Views & Reviews Personal View

What are coroners and pathologists for?

BMJ 2009; 338 doi: (Published 01 April 2009) Cite this as: BMJ 2009;338:b1355
  1. Colin Reisner, retired consultant physician, Staffordshire
  1. c.reisner475{at}

    Around 10 years ago my mother began to show signs of dementia, and over the ensuing years she gradually deteriorated. Happily, the hard work and dedication of a band of professional carers meant she was able to stay in her own home. By autumn 2007 she was chair-bound or bed-bound, was speechless, and needed to be fed, although she still seemed to take some pleasure in life. In December of that year she seemed to be actively refusing food, and liquids would often just run out of her mouth. Apart from her poor brain, all other internal organs seemed to be working satisfactorily. Notably there was no dyspnoea, orthopnoea or oedema, nor did I ever spot a raised jugular pressure.

    A few days after Christmas we were not surprised to get a call from her devoted and longstanding carer, telling us that she was even less well. The carer had already called the emergency doctor, who telephoned me after assessing my mother. He thought she was dying. He doubted that hospital treatment would be in her best interests and anyway noted the advanced care plans that had been drawn up with such a situation in mind. We all agreed she should stay in her own home. My wife and I packed and set off to be with her.

    We arrived about three hours later to find the carer much distressed. Death had come even sooner than anticipated, but this was not the cause of her agitation. Realising that my mother had died she had, quite correctly, phoned the medical service again. The emergency doctor had returned and had verified the death. But the rules meant he had to call the police—who dutifully attended and followed their rules in insisting that the body be removed then and there, in the dead of night, to the public mortuary. This is what had upset the carer so much. After years of working to keep my mother in her own home, the satisfaction of seeing this care right through to the end was denied her. And where my mother should have been lying at peace, the bed, was empty.

    Subsequently all players followed their rules. My mother’s GP, having had no cause to see her recently, was unable to issue a death certificate. The emergency doctor did not believe that his attendance in the last minutes of her life was sufficient contact to permit him to know the cause of death with enough accuracy to be safe, legally, to issue a certificate. So the coroner felt forced to require a postmortem examination. The pathologist took as the history the minimal statements gleaned from the police on the night. Thus he remained unaware of the strong clinical evidence of lack of nutrition and hydration as a result of brain failure and of the complete absence of signs of cardiac failure. In his examination he found evidence of heart disease—how many 98 year olds would not have evidence of heart disease?—and so gave her cause of death as “myocardial fibrosis due to coronary atherosclerosis,” without mentioning her dementia.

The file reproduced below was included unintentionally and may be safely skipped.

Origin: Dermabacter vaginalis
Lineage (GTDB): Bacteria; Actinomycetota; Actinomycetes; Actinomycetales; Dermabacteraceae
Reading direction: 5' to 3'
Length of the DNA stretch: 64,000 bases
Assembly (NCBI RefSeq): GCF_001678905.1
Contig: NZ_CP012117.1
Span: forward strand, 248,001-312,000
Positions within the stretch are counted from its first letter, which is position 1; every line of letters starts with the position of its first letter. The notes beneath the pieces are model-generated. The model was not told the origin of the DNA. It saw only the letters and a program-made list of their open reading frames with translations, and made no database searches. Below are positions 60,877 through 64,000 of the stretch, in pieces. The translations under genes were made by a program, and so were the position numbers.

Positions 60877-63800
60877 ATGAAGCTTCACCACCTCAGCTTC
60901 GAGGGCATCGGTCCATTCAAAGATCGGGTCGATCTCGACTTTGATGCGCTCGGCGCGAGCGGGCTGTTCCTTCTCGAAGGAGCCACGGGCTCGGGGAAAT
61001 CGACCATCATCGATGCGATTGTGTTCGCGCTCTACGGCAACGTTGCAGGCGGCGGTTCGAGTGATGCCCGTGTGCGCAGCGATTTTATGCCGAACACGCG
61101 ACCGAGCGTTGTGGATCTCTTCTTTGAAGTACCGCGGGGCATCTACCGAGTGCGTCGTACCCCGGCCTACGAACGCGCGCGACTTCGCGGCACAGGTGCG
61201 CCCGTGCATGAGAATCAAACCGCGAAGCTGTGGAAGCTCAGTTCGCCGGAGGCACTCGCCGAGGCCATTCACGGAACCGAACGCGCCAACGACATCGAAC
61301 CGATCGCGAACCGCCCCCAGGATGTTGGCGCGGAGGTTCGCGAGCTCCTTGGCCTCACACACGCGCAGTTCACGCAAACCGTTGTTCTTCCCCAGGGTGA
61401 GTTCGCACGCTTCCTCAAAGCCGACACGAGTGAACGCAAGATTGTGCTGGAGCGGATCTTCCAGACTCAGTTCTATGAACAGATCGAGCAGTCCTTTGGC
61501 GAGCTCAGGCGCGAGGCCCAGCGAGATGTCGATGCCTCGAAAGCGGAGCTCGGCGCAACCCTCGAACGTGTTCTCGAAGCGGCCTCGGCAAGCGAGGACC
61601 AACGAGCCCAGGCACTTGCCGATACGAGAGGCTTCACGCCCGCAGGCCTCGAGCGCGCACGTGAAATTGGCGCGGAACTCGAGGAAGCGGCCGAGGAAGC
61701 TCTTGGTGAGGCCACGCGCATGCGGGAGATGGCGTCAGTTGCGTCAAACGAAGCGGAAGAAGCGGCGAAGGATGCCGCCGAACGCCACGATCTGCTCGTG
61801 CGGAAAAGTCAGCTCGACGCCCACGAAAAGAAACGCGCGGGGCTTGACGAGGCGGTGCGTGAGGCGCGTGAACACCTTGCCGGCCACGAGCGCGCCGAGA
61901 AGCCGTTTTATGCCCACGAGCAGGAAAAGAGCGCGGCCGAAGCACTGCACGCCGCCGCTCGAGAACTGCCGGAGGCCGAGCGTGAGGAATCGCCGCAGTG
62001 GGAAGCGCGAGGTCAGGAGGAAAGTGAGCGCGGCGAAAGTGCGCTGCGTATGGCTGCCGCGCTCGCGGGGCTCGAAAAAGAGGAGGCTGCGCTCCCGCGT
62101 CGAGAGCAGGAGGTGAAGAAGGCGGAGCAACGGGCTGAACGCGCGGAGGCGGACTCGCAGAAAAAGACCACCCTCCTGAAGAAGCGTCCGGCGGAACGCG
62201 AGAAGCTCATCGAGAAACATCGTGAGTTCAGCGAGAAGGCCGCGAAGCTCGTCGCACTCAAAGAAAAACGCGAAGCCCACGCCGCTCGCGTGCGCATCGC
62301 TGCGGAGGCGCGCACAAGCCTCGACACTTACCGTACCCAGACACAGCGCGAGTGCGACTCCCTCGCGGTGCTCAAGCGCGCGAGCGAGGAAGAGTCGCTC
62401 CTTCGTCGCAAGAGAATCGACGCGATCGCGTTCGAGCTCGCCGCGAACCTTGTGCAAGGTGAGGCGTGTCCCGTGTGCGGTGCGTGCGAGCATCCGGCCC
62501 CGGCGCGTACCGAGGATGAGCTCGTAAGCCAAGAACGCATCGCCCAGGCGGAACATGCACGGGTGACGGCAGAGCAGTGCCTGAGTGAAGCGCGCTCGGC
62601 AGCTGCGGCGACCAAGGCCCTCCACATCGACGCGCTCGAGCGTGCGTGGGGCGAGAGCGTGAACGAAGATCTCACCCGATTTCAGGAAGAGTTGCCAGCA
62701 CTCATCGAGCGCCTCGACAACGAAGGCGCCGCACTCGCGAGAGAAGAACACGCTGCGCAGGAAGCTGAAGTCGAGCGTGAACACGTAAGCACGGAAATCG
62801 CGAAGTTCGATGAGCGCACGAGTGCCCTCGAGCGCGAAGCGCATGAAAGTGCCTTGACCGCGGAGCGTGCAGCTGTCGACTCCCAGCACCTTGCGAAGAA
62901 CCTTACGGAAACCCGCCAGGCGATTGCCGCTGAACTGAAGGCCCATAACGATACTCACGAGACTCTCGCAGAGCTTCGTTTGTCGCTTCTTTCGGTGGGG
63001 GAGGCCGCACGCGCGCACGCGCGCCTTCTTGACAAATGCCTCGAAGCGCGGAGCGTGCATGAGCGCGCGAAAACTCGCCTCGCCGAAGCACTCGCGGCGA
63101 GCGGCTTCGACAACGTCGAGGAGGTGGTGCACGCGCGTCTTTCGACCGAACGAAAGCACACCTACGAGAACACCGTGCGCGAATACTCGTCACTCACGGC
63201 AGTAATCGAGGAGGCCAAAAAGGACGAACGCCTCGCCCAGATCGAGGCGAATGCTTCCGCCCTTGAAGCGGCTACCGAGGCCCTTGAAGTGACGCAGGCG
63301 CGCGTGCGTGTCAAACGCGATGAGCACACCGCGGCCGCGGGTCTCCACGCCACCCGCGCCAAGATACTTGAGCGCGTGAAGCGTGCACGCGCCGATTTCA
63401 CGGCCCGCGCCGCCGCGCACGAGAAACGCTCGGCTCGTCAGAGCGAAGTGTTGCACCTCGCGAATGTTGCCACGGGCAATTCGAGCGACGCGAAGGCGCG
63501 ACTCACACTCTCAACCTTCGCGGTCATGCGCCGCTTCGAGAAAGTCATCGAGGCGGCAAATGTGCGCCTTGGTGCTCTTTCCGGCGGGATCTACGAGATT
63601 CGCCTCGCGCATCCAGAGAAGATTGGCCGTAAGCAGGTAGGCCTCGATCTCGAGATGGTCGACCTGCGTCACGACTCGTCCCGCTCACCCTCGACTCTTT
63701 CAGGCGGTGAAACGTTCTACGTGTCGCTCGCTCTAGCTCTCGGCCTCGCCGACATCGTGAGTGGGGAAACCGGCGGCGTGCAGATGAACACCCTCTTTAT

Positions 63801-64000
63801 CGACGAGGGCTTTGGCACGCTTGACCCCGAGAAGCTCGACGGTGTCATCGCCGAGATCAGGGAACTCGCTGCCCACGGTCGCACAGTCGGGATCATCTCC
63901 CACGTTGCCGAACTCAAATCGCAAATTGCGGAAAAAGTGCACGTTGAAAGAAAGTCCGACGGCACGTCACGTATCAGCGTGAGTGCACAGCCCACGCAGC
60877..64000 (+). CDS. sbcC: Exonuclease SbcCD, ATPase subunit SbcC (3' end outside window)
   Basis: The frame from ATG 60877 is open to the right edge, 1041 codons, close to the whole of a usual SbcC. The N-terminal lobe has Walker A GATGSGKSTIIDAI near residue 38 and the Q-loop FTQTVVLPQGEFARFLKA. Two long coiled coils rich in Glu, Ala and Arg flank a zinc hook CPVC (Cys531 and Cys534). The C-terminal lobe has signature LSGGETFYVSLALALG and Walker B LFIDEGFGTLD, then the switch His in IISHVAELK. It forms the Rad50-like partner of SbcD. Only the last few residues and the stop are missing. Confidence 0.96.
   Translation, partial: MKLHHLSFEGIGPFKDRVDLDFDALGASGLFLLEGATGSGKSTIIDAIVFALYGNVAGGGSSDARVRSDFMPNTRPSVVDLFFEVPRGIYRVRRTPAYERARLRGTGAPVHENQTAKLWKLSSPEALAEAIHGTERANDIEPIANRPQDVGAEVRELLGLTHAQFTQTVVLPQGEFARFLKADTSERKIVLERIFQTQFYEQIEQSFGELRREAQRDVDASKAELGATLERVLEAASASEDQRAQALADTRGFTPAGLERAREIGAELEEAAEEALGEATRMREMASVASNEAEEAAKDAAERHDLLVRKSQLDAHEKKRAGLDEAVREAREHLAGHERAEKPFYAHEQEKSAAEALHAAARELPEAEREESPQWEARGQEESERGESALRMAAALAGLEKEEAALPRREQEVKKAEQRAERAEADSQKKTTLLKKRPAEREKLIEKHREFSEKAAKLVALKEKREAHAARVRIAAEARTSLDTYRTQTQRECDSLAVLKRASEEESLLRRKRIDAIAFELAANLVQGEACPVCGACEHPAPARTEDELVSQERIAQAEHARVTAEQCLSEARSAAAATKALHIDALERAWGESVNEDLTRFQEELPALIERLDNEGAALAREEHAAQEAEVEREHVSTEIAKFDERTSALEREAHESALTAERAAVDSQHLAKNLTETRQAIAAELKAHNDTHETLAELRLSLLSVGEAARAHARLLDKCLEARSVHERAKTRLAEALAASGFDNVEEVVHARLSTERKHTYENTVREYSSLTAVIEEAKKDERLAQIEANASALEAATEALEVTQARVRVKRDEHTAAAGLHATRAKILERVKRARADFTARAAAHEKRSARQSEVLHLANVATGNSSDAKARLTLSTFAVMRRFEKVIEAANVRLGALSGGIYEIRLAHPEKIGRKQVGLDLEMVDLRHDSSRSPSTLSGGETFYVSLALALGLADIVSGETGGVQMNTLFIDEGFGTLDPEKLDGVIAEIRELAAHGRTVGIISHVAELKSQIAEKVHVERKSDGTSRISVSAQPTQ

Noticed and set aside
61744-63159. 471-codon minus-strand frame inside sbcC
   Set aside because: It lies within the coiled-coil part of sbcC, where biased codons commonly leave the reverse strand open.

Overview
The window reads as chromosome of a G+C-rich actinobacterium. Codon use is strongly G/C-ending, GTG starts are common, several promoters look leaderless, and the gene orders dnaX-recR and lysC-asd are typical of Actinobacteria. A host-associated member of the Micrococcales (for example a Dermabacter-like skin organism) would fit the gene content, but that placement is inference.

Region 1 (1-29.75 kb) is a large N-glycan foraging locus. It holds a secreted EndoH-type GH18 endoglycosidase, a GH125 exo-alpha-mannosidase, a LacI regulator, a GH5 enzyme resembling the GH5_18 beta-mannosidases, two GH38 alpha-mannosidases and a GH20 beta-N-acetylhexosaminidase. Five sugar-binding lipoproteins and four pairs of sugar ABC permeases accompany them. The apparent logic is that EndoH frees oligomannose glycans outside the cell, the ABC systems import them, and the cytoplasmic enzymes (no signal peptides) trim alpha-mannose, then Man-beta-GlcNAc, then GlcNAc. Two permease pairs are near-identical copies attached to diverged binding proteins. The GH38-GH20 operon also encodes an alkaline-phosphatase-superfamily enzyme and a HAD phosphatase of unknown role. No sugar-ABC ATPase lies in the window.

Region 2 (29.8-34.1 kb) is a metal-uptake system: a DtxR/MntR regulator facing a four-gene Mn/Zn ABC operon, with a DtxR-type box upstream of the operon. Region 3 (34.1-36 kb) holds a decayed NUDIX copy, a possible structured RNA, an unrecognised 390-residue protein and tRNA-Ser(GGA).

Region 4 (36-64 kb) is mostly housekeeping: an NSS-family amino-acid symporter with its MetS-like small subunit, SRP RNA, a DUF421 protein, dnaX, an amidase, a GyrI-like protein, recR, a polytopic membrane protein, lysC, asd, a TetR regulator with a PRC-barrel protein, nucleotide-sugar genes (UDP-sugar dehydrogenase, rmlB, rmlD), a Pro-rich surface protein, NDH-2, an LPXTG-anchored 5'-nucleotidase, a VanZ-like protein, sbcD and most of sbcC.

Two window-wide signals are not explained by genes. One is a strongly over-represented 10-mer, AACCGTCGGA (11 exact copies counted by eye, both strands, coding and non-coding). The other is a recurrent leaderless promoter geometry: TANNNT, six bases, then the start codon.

All the officials followed their rules but ended up causing unnecessary anguish to someone very close to the deceased, wasted public money on transfer to a public mortuary and on the postmortem examination, and then ultimately failed to identify the correct cause of death. In their defence, it may be argued that the purpose of involving the police and coroner is simply to rule out foul play. But, if there had been any, would the actions of those involved have detected it? How carefully did the pathologist consider, for example, the possibility that death might not have been due to natural causes?

    These days there is, I am pleased to say, increasing interest in care at the end of life, including support for those left behind. Would such a situation as my mother’s be better managed in future? It would probably have helped if successive governments had taken more action on the reports they have received over many years showing that the coroners’ system is no longer fit for purpose. In my mother’s case, had there been a medical coroner to support the legal coroner, he might well have been satisfied, having spoken with my mother’s GP, her carer, and myself, to have a certificate issued without a postmortem examination. And even within the present system I wonder whether things could not have been done differently. Were the police compelled to have the body removed? A phone call to me would have entirely supported what the carer had told them. Would that not have been evidence enough that the death was expected? (Indeed, had there been any foul play, leaving the body where it was would have better preserved any evidence.) As for the coroner: was there really no way he could have avoided the postmortem examination? Could he not have supported my mother’s GP in issuing a certificate by the coroner’s “form A.” Finally, why can’t pathologists seek out information from the living while hunting the cause of death in the dead?


    Cite this as: BMJ 2009;338:b1355

    View Abstract

    Sign in

    Log in through your institution

    Free trial

    Register for a free trial to to receive unlimited access to all content on for 14 days.
    Sign up for a free trial